Camp Cody Days 1917-1918
by Rebecca Seybert (condensed)
Although in 1916, there was no planning effort being made to prepare the military for war, situations in Mexico made it necessary for troops to be placed along the border. Regular Army forces were placed along the border first, then turned over to National Guard troops. On March 9, 1916, Mexican forces under Villa raided Columbus, New Mexico, just thirty miles south of Deming.
The United States Government declared war on April 6, 1917, and realized that all military sources plus more would have to be put into action within a short period of time. Secretary of War, Baker, made the decision to establish thirty-two camps across the country. Existing military posts were unable to handle the number of men expected so camps were to be built within ninety days to house them.
Deming had the remains of the National Guard camp and was considered as a possible site for a national camp. On May 17, 1917, an examining board of Brigadier General Henry Green, United States Army; Lt. Colonel W.S. Walker. Corp of Engineers; Lt. J. Kennedy, Medical Corps; and Major S.V. Ham, Seventh U.S. Infantry, comprising the examination board for selection of camps. Meeting with prominent citizens and businessmen of Deming, questions were answered and blueprints of Camp Deming were studied. The group of men went to Columbus and on to Douglas, Arizona. On June 14, 1917, Joe Mahoney, prominent businessman, received word from Senator Fall of New Mexico that Deming had been chosen as the site for the camp and the name would be Cody in honor of Buffalo Bill Cody. Orders were sent that National Guardsmen from Iowa, Minnesota, Nebraska, North and South Dakota would be shipped to Camp Cody. If someone had set off a stick of dynamite in the street it wouldn't have caused more excitement. Deming was suffering from the customary summer slump and the prospect of a camp made the future much brighter for everyone.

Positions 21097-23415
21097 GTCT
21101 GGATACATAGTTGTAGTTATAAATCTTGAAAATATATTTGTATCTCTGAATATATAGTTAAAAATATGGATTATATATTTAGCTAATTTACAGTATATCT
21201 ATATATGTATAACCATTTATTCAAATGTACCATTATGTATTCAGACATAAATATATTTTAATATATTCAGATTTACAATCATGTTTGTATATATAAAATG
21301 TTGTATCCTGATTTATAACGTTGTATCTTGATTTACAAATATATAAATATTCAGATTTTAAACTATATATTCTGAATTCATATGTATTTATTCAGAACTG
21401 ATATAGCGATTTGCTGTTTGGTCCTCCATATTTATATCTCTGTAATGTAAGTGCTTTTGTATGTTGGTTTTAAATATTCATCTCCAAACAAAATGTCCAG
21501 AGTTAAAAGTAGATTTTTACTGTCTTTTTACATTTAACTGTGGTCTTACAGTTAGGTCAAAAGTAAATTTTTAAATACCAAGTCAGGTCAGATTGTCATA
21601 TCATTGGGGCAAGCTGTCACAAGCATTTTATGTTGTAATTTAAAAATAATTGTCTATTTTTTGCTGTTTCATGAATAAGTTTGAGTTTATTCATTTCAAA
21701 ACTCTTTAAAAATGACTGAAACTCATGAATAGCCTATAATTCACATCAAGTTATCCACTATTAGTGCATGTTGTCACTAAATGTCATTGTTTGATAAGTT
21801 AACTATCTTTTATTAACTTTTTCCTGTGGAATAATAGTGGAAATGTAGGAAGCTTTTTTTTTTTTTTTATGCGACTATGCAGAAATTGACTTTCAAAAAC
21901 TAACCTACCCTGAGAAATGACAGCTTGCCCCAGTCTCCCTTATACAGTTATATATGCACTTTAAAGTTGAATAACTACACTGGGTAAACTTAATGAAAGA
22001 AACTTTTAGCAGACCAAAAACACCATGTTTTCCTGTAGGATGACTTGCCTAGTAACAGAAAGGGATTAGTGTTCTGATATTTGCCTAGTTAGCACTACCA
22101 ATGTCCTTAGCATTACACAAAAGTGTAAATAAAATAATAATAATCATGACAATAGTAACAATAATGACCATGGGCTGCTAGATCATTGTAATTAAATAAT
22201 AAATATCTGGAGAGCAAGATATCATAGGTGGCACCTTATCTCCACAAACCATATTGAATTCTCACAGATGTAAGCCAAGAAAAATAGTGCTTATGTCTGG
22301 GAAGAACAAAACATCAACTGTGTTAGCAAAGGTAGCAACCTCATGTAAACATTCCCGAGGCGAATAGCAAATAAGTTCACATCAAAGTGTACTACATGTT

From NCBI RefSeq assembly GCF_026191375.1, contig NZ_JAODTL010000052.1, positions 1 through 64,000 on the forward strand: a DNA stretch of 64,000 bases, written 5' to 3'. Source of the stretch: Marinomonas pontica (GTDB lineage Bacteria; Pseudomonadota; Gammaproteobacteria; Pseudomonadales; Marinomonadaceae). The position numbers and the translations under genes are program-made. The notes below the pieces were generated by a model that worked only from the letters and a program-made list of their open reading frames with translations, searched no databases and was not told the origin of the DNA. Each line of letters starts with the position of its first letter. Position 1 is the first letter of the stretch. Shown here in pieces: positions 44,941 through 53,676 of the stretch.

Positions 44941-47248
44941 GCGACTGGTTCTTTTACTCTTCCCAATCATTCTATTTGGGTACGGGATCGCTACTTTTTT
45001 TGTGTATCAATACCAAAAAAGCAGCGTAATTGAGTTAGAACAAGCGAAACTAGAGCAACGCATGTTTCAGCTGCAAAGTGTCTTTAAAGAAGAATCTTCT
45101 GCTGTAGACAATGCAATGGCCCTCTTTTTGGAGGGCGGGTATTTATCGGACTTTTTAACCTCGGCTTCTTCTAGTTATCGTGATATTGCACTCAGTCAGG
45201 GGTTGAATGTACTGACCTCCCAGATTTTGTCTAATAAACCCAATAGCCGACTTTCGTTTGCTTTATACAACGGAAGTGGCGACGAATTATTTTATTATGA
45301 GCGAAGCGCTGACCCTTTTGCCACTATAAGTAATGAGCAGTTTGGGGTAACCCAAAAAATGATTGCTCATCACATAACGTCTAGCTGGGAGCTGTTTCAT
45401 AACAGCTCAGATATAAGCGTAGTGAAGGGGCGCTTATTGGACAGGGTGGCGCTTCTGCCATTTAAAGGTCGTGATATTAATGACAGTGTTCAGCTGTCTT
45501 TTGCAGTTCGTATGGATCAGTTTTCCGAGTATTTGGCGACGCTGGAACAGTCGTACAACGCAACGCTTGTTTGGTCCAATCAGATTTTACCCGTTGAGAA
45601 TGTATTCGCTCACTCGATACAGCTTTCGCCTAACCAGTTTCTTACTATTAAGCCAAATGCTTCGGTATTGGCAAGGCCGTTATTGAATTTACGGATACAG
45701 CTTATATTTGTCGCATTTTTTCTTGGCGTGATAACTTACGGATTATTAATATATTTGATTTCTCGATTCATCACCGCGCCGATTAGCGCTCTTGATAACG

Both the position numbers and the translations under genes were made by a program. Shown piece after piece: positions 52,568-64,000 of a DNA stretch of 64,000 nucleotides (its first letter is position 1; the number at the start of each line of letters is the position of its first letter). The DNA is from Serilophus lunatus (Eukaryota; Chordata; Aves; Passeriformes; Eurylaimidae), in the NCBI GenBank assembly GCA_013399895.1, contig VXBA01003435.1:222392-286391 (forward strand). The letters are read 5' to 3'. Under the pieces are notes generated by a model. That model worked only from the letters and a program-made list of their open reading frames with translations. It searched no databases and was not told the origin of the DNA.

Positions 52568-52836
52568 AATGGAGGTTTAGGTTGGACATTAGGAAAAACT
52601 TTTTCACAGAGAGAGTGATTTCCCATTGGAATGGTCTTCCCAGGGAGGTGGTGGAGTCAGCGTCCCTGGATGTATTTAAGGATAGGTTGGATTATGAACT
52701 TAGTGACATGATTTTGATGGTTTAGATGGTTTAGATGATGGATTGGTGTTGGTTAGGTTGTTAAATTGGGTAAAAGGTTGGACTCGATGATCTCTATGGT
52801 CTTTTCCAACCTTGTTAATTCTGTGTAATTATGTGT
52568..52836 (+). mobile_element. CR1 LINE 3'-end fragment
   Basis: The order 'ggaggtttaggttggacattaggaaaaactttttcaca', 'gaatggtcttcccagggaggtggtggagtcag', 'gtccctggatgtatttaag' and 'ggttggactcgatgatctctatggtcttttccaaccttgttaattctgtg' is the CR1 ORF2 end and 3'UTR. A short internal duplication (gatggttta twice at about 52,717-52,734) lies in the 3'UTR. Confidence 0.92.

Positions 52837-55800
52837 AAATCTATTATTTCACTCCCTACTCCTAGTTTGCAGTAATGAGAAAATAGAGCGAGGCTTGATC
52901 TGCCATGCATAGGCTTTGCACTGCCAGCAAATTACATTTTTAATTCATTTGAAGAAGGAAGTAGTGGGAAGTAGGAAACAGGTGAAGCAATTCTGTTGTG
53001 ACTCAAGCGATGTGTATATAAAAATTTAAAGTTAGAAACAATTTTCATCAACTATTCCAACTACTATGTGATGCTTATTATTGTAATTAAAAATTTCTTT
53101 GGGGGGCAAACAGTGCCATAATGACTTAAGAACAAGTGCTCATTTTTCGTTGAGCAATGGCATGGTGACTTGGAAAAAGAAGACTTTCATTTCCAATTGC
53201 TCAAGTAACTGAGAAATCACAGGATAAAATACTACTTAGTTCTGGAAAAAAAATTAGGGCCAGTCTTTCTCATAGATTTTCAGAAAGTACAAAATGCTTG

On Friday, June 1, 1917, the Deming Headlight printed a notice of draft registration and who should register. On June 5, 1917 all eligible males between 21 and 30 were to register in their precinct. With the cooperation of Sheriff Simpson hopefully the day would pass uneventful. Friday, June 8, 1917, 427 registered here Tuesday -- headline of the Deming Headlight Mayor's Proclamation, May 25, 1917. Tuesday, June 5, 1917, will be one of the historical days of the American Republic, and it is my desire that Deming shall establish a proud record in heeding President Wilson's proclamation.
In order that every man between the ages of 21 and 30, inclusive, may be able to register between the hours of 7 a.m. and 9 p.m., I hereby declare Tuesday, June 5, 1917, to be a holiday, and hereby urgently request all persons to assist Sheriff Simpson and his aides to have every eligible man duly registered according to law. M.A. Nordhaus, Mayor, Deming, N.M., May 25, 1917. (Copy of Mayor's notice in the Deming Headlight.)